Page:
While the term "business development" (aka BD) gets used loosely to describe a number of revenue efforts, we define it as simply "building pipeline with the help of a third party, typically a partner or investor." In this post, we'll explore our approach to business development when helping our portfolio companies, as well as advice to other early-stage founders on how to get the most out of your BD efforts.
Why Business Development Is Important
When you think about your broad go-to-market strategy, there are three primary motions: inbound, outbound, and BD. The key question is: how can we get more revenue, faster? Inbound is great, but usually works best once you've built up a recognizable brand in your space. Outbound is often a must for B2B SaaS offerings, but typically requires the longest sales cycle length because the prospect is starting from square one. Business development, on the other hand, is a different story. Through a warm introduction, you can establish immediate trust and credibility. When done correctly, you can leverage a warm introduction to anchor high at a prospect's organization (i.e. with a C-level executive), which can further speed up the sales process if there's a good fit as they have the budget and authority to get the deal done. Sales velocity is the key here, and sales cycle length is your most important lever to grow revenue more quickly. Tons of data supports that referred deals (i.e. warm intros) have the highest probability of closing and have the shortest sales cycles, both of which help you optimize sales velocity and bring on early customers quickly.
What Type of BD Partnerships to Prioritize
Next, let's discuss how we think about building and executing a BD strategy. While there are many different types of BD partner and channel sales relationships, we focus primarily on helping startups leverage referral relationships with investors and partners. The reason we prefer referral partnerships instead of reseller or more in-depth partnerships is because you want to stay as close as possible to the customer feedback loop, especially in the early days. If someone else is running your sales process, you are missing critical prospect and customer feedback on the product, pricing, pitch and positioning, etc.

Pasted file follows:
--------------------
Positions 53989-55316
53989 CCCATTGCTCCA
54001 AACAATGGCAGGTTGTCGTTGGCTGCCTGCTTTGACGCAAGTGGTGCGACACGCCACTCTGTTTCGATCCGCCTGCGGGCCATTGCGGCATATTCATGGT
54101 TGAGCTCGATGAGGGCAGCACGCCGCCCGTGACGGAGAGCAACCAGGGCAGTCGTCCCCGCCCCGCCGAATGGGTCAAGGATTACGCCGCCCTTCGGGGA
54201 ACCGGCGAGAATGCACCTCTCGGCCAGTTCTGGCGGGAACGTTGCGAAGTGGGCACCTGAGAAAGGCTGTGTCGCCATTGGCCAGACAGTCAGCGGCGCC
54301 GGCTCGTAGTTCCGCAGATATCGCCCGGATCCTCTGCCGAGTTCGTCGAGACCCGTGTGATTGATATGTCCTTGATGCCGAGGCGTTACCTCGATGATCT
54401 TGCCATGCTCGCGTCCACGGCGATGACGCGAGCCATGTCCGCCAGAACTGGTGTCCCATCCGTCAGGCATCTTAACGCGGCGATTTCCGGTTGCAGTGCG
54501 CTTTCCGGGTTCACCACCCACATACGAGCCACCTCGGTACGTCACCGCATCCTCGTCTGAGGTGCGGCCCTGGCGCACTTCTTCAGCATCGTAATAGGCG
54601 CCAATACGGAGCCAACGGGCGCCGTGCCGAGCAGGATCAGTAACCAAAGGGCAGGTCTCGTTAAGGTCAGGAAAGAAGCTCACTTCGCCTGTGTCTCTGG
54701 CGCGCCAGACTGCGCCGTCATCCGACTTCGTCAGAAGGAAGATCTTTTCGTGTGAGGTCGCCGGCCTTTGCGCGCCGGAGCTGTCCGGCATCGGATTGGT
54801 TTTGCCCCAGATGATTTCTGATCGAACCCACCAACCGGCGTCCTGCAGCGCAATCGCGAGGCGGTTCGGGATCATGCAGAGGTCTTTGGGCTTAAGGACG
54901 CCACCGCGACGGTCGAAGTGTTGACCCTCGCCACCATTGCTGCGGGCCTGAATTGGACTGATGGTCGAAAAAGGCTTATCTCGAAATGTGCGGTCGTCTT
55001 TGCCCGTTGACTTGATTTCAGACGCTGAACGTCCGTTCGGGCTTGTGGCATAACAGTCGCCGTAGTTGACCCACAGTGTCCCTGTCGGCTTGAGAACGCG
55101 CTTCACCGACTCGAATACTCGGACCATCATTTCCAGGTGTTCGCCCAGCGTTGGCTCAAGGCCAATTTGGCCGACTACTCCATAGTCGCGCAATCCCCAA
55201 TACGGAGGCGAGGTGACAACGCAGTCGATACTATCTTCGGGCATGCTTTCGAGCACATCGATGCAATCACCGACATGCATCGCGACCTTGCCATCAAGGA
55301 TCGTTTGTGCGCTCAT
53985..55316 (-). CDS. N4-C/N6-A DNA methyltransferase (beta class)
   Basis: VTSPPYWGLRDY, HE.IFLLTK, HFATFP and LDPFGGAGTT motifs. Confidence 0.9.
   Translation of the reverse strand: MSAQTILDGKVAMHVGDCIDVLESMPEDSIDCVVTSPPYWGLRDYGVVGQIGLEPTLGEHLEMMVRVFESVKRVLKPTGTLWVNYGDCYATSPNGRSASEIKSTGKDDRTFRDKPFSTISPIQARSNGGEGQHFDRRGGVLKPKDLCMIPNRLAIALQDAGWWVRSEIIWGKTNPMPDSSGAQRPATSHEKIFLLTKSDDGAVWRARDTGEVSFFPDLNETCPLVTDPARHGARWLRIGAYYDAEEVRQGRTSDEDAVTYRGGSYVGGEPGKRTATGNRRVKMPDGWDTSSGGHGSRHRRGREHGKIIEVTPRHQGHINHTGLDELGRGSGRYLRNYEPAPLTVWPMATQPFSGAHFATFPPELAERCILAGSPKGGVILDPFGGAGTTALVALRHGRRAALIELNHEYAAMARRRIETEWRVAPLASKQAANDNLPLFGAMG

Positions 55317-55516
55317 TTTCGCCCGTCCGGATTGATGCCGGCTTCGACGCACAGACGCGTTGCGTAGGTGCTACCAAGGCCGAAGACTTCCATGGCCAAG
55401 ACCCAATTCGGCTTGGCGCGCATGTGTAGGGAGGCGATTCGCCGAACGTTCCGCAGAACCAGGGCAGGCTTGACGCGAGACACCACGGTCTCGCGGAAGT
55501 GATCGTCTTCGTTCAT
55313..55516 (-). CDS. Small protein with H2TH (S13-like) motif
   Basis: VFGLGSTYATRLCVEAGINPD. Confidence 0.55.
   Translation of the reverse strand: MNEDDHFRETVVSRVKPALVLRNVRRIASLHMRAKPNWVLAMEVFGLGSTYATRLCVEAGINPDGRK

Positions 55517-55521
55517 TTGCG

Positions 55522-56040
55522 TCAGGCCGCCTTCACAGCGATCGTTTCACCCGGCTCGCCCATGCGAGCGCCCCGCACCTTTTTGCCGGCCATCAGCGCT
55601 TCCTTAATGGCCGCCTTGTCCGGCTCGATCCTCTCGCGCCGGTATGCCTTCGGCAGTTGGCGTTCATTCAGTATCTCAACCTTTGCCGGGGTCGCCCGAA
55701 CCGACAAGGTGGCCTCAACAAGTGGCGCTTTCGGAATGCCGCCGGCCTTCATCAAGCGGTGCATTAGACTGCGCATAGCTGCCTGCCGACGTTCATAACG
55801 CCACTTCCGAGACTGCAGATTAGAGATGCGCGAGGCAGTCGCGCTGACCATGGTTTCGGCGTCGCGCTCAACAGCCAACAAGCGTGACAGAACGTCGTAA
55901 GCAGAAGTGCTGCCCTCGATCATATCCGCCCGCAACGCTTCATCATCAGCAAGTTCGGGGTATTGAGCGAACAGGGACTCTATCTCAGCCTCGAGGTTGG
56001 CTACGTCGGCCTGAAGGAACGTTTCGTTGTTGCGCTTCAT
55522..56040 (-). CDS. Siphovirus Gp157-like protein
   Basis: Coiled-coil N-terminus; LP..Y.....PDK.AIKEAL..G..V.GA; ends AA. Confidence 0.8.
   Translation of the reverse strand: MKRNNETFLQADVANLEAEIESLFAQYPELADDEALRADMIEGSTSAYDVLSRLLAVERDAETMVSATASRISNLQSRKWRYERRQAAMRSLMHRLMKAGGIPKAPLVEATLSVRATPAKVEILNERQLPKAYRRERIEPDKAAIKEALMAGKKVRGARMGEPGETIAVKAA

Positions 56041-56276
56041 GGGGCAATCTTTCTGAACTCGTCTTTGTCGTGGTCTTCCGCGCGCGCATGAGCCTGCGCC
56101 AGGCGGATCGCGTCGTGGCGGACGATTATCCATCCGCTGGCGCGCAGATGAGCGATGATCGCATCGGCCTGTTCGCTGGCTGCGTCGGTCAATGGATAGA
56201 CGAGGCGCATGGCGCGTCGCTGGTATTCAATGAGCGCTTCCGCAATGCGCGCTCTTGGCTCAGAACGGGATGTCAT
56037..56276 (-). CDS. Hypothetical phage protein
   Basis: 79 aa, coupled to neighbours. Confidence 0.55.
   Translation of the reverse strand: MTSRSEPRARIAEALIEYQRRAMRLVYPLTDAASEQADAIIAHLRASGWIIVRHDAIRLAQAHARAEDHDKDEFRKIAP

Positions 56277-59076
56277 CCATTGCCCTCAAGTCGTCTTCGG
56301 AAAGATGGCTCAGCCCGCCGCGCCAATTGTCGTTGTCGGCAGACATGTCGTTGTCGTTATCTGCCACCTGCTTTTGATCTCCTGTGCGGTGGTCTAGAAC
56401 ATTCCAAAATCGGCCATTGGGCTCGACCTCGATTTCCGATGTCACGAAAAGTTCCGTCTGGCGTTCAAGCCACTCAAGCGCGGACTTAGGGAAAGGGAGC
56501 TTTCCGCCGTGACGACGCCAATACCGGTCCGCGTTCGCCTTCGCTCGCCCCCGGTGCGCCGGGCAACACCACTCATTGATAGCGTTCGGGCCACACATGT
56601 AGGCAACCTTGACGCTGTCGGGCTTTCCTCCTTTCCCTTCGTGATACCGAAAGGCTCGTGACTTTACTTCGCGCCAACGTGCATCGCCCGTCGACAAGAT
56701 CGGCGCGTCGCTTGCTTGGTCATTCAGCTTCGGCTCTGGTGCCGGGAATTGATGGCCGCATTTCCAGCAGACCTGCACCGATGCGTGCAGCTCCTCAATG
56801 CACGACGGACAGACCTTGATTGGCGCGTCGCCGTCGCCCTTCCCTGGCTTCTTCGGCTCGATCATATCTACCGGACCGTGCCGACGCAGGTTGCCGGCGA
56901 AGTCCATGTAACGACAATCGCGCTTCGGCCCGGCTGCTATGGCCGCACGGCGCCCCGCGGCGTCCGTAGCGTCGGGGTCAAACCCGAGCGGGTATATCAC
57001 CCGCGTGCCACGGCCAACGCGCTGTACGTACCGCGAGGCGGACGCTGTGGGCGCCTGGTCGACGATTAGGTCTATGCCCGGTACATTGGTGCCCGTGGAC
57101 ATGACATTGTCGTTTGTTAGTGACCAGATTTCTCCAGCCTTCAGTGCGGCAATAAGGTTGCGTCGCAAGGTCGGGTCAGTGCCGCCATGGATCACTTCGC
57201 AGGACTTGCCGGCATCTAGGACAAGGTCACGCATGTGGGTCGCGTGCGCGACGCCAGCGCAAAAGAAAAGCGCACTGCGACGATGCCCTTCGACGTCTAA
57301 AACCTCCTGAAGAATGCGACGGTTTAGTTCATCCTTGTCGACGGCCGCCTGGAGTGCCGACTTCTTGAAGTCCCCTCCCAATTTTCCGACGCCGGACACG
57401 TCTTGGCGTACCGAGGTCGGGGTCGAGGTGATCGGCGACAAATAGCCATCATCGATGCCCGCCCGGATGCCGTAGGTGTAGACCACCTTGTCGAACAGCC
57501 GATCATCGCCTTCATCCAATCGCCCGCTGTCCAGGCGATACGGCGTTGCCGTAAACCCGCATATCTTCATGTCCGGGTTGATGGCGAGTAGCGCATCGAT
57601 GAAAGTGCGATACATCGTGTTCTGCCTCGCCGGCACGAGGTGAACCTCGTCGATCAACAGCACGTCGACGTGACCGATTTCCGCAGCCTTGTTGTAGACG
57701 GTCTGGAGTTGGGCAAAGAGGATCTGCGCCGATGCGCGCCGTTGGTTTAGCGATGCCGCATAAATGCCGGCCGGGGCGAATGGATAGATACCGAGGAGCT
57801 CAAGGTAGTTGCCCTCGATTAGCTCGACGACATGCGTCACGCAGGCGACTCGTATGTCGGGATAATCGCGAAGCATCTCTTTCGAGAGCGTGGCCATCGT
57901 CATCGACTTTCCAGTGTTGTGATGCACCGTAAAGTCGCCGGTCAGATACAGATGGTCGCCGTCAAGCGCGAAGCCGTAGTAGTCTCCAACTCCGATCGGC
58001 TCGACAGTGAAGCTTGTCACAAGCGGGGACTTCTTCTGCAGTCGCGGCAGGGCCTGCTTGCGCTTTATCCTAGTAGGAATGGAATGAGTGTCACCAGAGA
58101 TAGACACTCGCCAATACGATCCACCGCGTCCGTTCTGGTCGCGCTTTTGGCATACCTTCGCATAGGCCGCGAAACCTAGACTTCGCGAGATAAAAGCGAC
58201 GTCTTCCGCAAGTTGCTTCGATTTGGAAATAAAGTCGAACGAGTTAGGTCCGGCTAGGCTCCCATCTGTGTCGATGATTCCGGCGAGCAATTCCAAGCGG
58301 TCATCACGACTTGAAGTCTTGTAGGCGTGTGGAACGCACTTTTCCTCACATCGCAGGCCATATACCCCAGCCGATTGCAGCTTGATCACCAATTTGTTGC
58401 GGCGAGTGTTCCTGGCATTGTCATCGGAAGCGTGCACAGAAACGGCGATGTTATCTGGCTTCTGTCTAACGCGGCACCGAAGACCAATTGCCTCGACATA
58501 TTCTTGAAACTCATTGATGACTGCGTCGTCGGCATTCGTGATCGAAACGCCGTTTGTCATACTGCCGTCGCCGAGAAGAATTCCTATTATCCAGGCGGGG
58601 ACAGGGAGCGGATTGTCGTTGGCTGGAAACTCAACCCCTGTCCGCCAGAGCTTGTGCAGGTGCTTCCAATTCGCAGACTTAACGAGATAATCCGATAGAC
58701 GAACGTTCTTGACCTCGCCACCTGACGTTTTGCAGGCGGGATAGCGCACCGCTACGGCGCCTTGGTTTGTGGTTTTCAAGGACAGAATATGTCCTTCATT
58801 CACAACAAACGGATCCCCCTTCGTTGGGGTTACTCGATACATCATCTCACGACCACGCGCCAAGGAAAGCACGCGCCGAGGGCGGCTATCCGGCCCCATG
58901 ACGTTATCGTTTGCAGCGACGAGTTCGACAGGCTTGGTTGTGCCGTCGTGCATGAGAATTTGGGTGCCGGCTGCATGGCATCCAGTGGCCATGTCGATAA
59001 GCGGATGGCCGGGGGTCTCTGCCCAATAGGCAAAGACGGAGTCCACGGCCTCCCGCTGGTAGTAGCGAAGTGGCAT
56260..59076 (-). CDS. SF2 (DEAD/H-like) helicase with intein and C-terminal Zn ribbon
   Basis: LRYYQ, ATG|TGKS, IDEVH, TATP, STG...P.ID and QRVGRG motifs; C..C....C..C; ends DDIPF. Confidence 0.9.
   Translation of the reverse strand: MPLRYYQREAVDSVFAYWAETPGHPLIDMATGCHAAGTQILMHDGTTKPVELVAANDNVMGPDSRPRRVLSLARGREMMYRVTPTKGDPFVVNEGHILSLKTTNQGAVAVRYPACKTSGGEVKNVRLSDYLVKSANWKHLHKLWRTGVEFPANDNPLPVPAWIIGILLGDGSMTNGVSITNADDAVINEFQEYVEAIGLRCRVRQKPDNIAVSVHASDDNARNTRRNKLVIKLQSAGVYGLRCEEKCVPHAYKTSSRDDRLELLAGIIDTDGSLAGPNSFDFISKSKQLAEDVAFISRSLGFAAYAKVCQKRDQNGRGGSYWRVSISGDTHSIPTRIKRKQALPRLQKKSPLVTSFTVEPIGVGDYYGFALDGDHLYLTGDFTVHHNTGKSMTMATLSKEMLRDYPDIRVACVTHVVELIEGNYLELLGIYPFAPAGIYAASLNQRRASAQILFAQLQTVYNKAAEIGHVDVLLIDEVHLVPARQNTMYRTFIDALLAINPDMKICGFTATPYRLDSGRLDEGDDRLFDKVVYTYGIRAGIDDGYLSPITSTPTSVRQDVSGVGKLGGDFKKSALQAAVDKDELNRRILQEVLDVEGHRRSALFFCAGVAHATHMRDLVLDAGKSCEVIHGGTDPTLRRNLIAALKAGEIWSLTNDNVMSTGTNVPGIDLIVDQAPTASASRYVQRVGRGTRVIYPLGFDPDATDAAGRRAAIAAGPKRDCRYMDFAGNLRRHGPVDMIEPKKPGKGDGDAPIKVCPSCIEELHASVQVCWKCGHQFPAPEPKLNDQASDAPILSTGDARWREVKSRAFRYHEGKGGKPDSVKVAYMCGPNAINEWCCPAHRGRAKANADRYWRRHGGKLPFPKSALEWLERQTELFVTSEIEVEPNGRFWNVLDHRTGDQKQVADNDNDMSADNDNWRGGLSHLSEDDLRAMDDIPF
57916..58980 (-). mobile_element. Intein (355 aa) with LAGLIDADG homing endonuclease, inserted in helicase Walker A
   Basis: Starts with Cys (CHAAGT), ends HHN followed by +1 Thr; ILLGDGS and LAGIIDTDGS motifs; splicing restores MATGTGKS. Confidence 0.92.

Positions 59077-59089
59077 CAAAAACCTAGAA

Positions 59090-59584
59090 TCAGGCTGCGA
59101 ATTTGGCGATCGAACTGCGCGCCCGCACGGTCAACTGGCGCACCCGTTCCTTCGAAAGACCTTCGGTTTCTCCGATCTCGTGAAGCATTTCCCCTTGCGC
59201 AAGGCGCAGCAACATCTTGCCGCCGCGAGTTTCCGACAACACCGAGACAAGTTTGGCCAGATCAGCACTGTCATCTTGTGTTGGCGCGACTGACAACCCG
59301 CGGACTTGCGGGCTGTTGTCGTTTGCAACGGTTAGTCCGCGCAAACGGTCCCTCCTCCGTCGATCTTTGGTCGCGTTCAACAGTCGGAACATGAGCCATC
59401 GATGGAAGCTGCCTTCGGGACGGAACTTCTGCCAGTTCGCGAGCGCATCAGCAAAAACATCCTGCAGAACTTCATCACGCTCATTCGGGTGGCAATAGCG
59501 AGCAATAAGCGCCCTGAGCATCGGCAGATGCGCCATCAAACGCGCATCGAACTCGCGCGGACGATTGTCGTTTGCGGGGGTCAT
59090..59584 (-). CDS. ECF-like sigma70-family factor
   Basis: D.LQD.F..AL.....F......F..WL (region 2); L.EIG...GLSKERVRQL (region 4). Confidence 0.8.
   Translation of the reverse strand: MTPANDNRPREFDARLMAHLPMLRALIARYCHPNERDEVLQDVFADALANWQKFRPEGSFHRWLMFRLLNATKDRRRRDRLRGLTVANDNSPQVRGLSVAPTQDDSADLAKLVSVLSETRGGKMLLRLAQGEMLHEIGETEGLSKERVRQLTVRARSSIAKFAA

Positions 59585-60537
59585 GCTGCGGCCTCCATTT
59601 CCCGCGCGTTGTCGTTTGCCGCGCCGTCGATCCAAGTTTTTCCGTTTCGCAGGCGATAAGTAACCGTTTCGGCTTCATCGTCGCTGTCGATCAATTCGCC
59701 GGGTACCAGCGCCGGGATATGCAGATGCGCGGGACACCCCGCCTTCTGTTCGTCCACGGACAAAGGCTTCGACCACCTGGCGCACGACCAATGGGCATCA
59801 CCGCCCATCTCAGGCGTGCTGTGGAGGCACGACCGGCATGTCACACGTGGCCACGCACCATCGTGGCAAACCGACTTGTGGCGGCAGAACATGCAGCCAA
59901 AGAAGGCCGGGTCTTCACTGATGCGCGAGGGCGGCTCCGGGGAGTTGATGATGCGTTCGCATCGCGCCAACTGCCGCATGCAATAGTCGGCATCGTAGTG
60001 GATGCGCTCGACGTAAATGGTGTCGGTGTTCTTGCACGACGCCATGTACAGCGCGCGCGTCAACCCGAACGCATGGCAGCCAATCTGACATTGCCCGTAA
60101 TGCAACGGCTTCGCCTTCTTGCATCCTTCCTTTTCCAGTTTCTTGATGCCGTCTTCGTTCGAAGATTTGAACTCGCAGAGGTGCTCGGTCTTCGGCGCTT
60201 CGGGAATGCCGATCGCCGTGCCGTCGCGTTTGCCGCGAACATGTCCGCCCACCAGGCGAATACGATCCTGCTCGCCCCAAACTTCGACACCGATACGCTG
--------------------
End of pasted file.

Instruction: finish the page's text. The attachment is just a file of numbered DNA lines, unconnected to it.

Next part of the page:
Create a Target List
No matter who you are leveraging for warm introductions, your first step is to take your Ideal Customer Profile (ICP) and create a target account list. While you may have 10,000 target customers, it's hard to make a meaningful dent. Instead of trying to boil the ocean, start with 100. This will force you to focus and be very intentional with who you target. If you can, include specific people at the target companies that you are trying to reach as well. This can be low-tech - Google Sheets work great.
Your investors are naturally incentivized to help you, so leverage them! At Bowery, the entire team is all-hands-on deck when it comes to prospect introductions for portfolio companies. Each time we invest in a new portfolio company, we comb through their target account lists for any companies or people in our network and make as many introductions as possible. In fact, we even track successful BD introductions (i.e. warm introductions that turned into portfolio company customers) as one of our annual firm-wide OKRs.
A quick tip for other founders, the most effective entrepreneurs at BD are the ones who are extremely specific with their asks. An example of a bad ask: "Can you introduce us to C-level executives at enterprise companies with 5,000+ employees?" Too broad. Even if people want to help you, you are making it too hard. An example of a good ask: "I noticed you were connected with Mike Brown from Bowery Capital on LinkedIn, can you introduce us?" It's specific, easy to action, and you are much more likely to get a warm intro as a result.
Your potential partners don't have the same natural incentives as investors, and so you must create the incentive for them. Part of the value-add our Acceleration Team provides to our founders is helping them structure referral partnership deals so that they save time and money while protecting gross margins. A few quick tips: